2011 was a pretty good year for me. I wrote more in 2011 and developed as a writer. And I lost weight. I would have to say that I mostly met my resolutions for the year 2011.
I couldn’t believe how quickly the year passed by. I spent a good portion of the year procrastinating on deadlines, so I was keenly aware of how quickly time passed. “I have how much time left?!?”
Of course, my life isn’t all about me. I share this life with my wife, Deb, and my three children, Caileigh, Keaton, and Tara.
Deb got back into acting in 2011. When we met 25 years ago, we were both cast for a show playing husband and wife. Originally, we had high hopes of becoming professional actors. Reality had a different idea and both of us quickly forgot about those dreams.
I discovered community theatre about six years ago and felt invigorated to rediscover a part of me that I didn’t realize was missing. Deb took the plunge last year. She went to a few auditions and got cast in Time and the Conways at Dundas Little Theatre. She was fantastic! And she was also cast in The Memory of Water which will be put on at The Player’s Guild in February. Looking forward to it.
Caileigh finished her first year of University. She also performed in The Vagina Monologues — every father’s dream. I mean who doesn’t want to hear their baby saying the C-word over and over gleefully? She’s sharing her first place of her own with a couple of friends and enjoying her second year.
Keaton is in his last year of high school, but is considering a victory lap to earn more money before heading off to some form of advanced learning. He went to the Dominican Republic to help build a house like his sister the year before. And Keaton auditioned for the National Circus School, so who knows where he will end up?
Tara is still singing away, but the piano lessons have ended for now. I think it’s the right balance. She’s finishing up her last year of elementary school and can hardly wait to start high school.
2011 was a very good year for me, writing-wise. I had four plays performed and there were a few milestones, as well. Of the four plays put on, two of them were premieres of new work. A good year, indeed.
Some students at Saint Thomas Aquinas Secondary School put on my play Laund-o-mat At The End Of The World for the Sears Festival. They won acting and directing awards at the district level and went onto the regional level. They won some more awards at the regionals, but didn’t move to the last level. Milestones: first real royalty payment for a performance of my play. Also, first performance of my work that I wasn’t directly involved in.
The main catalyst for that show being put on was Andrew Chown, who played Brian and got the ball rolling to make the show happen. Andrew and I had met the year before at the Oakville Arts Council’s Stars Among Us awards ceremony. We chatted because we were both up for awards and I knew of him through Caileigh and Keaton, since he went to their school. Both Andrew and I ended up winning awards and he asked if he could read Laund-o-mat afterwards. He liked it and wanted to put it on for the Sears Festival.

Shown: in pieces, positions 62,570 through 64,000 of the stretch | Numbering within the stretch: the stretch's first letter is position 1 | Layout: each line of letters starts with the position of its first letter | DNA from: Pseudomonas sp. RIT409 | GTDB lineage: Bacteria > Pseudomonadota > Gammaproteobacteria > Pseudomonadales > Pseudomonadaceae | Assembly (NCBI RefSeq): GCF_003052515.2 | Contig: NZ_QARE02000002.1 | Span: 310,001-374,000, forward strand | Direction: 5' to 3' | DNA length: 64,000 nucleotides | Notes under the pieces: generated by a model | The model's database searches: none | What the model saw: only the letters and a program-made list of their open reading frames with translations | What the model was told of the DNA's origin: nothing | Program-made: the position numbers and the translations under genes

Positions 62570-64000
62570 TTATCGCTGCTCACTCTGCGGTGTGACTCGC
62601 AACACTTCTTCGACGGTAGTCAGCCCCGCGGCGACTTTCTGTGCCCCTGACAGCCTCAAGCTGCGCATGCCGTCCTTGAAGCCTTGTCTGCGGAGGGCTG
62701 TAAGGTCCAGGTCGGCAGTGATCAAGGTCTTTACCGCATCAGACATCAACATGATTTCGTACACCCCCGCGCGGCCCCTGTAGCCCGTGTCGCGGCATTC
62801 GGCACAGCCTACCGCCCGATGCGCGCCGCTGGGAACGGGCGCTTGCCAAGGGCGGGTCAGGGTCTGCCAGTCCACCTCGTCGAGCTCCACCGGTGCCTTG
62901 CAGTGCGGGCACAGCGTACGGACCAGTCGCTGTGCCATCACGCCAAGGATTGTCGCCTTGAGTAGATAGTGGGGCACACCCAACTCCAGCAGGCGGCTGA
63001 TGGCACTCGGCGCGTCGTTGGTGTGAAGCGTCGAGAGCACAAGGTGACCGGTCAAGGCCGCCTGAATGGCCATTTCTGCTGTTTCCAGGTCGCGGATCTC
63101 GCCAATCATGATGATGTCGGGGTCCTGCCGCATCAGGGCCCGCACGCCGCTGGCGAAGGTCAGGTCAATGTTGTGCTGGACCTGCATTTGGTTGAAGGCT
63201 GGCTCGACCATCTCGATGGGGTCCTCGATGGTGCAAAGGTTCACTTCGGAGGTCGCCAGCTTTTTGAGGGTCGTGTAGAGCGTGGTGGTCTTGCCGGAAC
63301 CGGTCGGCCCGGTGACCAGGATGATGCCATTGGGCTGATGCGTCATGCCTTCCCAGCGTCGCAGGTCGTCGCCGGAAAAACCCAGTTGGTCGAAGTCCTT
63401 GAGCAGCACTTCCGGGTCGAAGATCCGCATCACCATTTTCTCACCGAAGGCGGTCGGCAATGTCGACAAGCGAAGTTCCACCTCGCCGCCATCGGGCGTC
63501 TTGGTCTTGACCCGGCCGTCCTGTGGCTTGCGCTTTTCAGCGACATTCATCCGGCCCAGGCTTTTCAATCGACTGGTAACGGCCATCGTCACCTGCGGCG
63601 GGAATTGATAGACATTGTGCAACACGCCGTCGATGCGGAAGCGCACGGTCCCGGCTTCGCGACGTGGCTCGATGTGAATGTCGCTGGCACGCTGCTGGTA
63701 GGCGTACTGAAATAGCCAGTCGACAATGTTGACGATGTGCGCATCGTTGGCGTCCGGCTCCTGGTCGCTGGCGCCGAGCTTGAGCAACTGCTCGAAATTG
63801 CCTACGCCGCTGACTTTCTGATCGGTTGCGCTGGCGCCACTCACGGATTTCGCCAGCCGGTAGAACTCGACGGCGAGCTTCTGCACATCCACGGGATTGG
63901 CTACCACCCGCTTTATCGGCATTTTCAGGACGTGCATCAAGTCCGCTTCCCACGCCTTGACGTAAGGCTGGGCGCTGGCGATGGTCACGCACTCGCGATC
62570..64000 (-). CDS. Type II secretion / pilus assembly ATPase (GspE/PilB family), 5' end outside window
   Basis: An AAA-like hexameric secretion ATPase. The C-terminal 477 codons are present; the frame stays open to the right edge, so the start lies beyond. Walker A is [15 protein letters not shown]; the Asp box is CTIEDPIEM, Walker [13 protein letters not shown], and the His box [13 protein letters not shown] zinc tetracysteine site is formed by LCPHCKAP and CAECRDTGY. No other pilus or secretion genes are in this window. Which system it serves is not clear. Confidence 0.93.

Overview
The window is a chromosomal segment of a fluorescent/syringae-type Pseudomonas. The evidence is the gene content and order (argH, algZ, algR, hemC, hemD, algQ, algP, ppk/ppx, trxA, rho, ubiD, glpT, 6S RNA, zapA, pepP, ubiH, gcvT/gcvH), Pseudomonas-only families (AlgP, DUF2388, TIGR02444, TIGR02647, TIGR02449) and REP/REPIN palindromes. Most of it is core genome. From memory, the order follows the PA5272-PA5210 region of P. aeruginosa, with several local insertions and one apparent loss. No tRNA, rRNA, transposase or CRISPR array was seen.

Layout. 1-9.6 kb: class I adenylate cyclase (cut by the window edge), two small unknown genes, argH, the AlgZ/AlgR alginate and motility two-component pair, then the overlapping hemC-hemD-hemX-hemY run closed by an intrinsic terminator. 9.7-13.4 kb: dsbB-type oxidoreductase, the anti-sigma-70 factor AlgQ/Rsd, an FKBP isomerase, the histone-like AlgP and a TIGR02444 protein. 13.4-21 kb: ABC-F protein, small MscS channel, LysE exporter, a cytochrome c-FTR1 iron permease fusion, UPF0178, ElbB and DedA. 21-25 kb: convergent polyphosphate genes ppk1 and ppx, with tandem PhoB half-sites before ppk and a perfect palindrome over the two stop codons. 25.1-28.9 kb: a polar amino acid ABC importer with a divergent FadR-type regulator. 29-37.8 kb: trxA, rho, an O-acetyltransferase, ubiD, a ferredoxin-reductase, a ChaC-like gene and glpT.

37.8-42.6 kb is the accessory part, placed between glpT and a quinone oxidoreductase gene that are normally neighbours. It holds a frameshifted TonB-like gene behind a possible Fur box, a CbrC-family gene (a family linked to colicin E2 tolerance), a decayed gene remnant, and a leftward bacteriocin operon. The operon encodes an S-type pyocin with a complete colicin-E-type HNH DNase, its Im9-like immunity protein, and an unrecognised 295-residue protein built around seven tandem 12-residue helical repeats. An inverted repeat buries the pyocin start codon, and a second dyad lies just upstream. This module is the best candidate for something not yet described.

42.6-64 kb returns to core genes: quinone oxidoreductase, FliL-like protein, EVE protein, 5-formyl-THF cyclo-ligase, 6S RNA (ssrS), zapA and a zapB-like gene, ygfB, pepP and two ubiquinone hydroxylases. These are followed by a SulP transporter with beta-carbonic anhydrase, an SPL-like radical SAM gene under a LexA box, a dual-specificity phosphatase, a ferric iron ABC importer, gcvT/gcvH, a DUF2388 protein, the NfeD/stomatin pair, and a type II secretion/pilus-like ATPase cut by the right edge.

It was a great experience seeing the play performed with different actors. Shari Vandermolen and Mike Hannigan originated the roles and I saw about twenty performances with them. It was hard to imagine a performance with different actors. But Andrew and Bami Kuteyi did a great job performing their roles. Kudos also to Caitlin Kennific, the director, and Laura Wittman, set design & props. It was also cool to see an audience of teenagers react to the material and receive it so well. There was a well-earned standing ovation at the performance I saw.
What else happened? Well, there was the Romeo and Juliet Experiment that the Theatre Aquarius Playwrights Unit put on. Four writers were given a quarter of Shakespeare’s Romeo and Juliet to reinterpret to a ten minute segment without discussing it with the other writers. Very interesting results. I reimagined the piece as a Jewish boy in love with a Palestinian girl.
I did a fair amount of work on Minced and Cast Away, which I’ll discuss in a moment; but another milestone was participating as an “expert” on a discussion panel. The Hamilton Arts Council sponsored a panel discussion with Luke Brown moderating playwrights Ryan Sero, Stephen Near and myself. It was an intimate group, but always fun to talk about the writing and performing process.
Another experiment with the TA Playwright’s Unit was “Script Happens”. Six writers brought a ten minute play that they had written and over two nights each script was read and got audience feedback. Then the writers went back to the keyboard and made changes incorporating the feedback into their scripts. There was about a day and half to make the changes and then the modified scripts were read again in front of an audience. I really enjoyed this because I found the play reading I had for Minced really helped in its development. It’s so easy to assume what you’ve written is clear, but when everyone in the audience is scratching their heads, you have to accept that it might not be as obvious as you thought.
I submitted Minced to the Hamilton Fringe Playwriting Contest and it came in third place. Milestone: First time I “placed” in a playwriting contest!
In April, I had a play reading for Minced at the Artword Artbar in Hamilton and played both roles. It was well received and I incorporated the feedback into my rewrite of the play. Milestone: First time I gave a play reading.
My friend Shari was at the reading and liked the play so much that she wanted to put it on in the Fall. Then, when the show she was going to do at the Hamilton Fringe was having issues, she decided to do put on Minced at the Fringe, instead. We were the first show to sell out (okay, so it was opening night…) and we ended up being selected for Best of Fringe. It was pretty awesome to be in the audience for other shows and hear people that I didn’t know suggest to their audiences to check out Minced. Milestone: Being one of the shows with Buzz.
Theatre Aquarius renamed the Best of Fringe show to the “Mystery Double Feature”, but it was great being part of that encore presentation because the audience that came to see the show weren’t necessarily “fringers” so you got exposure to a different group of people. Plus you didn’t have to hustle for an audience. Yay!
Of course, Minced really benefited from having the reading, which helped me focus the story a bit more. And it was helped by having two wonderful actresses, Shari Vandermolen and Jo Skilton, playing the parts and making them their own. Al French was an awesome director. He has a great dramatic sense and had some excellent suggestions for improving the piece. And Gail Edwards kept things running smoothly from the production side of things. There’s nothing like the sound of Gail’s giggles to keep spirits high.